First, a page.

I hope you study hard, get good grades, achieve your goals and graduate on time so you can get a job and start paying back that money you owe us from that certain unmentionable incident if you know what I mean and I think you do.

Just kidding.  You don’t have to pay us back.   Not until you make some money and start paying taxes.   Then I’m coming for your income tax refund so don’t make any plans for it.

We’re going to miss you,  Imani.   The silence of your absence is a poor replacement for the noise you fill our lives with.  The distance between our home and your college is not that far, but far enough that it feels like you’re on the other side of the moon.  Your mom is keeping a stiff upper lip.  Your brother won’t say it (mostly because he didn’t say much when you were here), but he’s going to miss you.  Especially since it means until we get the kitchen remodeled and buy that dishwasher, that’s what his main job is.

Home is the place where when you show up at the door, they have to let you in.   I am looking forward to your bringing the noise when you come home for a visit.

That’s going to take some getting used to.  Home is now where you lived instead of where you live.   I suppose every mama and papa bird feel that way when the nest gets a bit emptier.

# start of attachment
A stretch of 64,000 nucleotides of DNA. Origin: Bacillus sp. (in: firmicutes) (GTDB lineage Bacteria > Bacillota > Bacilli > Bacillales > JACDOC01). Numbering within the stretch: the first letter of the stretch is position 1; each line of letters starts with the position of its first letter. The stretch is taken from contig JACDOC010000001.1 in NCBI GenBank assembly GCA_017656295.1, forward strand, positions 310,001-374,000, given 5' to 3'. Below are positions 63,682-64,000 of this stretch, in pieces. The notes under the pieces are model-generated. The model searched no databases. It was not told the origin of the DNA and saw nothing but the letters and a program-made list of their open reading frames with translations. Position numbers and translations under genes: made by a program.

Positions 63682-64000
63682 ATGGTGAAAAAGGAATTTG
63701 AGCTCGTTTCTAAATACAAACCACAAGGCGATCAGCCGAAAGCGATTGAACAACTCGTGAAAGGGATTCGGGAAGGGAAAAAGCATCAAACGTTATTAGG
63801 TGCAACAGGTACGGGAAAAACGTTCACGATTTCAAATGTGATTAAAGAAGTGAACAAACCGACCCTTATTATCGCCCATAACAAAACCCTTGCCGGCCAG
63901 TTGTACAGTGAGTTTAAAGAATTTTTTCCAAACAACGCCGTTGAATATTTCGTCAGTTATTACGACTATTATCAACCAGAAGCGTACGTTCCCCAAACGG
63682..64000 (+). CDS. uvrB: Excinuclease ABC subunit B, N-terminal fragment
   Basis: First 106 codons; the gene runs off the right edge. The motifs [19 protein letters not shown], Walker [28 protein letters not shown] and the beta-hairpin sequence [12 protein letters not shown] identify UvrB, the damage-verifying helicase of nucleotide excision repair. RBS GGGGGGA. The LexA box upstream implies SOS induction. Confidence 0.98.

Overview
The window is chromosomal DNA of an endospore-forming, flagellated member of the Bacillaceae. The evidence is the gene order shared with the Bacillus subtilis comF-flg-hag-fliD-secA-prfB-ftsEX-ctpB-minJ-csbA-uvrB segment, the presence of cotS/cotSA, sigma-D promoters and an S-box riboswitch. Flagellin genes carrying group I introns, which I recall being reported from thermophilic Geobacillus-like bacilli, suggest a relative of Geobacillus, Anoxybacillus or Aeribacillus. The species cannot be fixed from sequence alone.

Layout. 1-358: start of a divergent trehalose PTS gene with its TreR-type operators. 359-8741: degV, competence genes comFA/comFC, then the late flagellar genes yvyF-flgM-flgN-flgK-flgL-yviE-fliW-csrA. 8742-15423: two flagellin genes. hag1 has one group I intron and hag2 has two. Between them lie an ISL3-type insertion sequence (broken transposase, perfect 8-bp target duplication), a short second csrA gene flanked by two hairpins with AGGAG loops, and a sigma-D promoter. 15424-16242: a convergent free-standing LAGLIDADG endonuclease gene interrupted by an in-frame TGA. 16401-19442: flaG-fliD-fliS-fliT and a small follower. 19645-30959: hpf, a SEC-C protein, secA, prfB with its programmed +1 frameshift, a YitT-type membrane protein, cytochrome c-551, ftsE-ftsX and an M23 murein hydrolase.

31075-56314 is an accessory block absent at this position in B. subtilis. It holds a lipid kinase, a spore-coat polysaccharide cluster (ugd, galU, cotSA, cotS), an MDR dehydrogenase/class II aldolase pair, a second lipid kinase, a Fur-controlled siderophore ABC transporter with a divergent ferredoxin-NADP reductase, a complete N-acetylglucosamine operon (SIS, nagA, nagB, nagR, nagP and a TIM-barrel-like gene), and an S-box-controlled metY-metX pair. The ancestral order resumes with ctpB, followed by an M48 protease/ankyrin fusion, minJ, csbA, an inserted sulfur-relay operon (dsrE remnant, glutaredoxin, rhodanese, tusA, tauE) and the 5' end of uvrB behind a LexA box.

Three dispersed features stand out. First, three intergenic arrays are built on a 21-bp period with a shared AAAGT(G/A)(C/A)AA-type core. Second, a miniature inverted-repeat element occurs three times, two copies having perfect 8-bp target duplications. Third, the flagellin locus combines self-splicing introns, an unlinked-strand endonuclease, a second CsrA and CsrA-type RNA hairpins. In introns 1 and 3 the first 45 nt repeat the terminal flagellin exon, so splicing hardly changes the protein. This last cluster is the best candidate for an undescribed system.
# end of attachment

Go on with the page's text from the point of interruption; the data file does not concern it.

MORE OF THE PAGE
I love you, baby.   Part of me is happy for you and another part is sad for me because while you’ll always be my little girl, the reality is you passed “little” a long while ago and you’re a lot closer to being your own woman than you are my little girl.

My love is your love always,

Dad

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4 thoughts on “Turning My Daughter Loose on the World (Good Luck, World!)

  1. Congratulations, Papa Winbush. Hugs from a parent in California who will send her son out into the world in a couple of years. This is Imani’s time to shine. If she’s anything like her father, she’ll set the world on fire with her brilliance and bravery.

  2. What a wonderful send off! Congratulations on growing on up and sending her off, I fully expect if she is anything like her father to see the campus set on fire shortly with a mind like a trap and a complete demand for justice.

    Loved this line, “We aren’t losing a daughter. Wright State is gaining a Drama Queen.” It is close to how I felt when I sent my own off to university.

  3. This was a very fun posting to read; thanks for sharing the experience. I’ve no kids of my own but married into a couple grown ones who are seeing their own kids off to college and beyond. Those kids call me Grandma, and I’m sure rooting for them … and kinda glad I never had to live with the moody parts! Congratulations, Jeff.

  4. Imani will be just fine. Not so sure about you and Vanessa. Your feelings were well expressed and I know you are looking forward to her return around Labor day. How much will she have grown by then…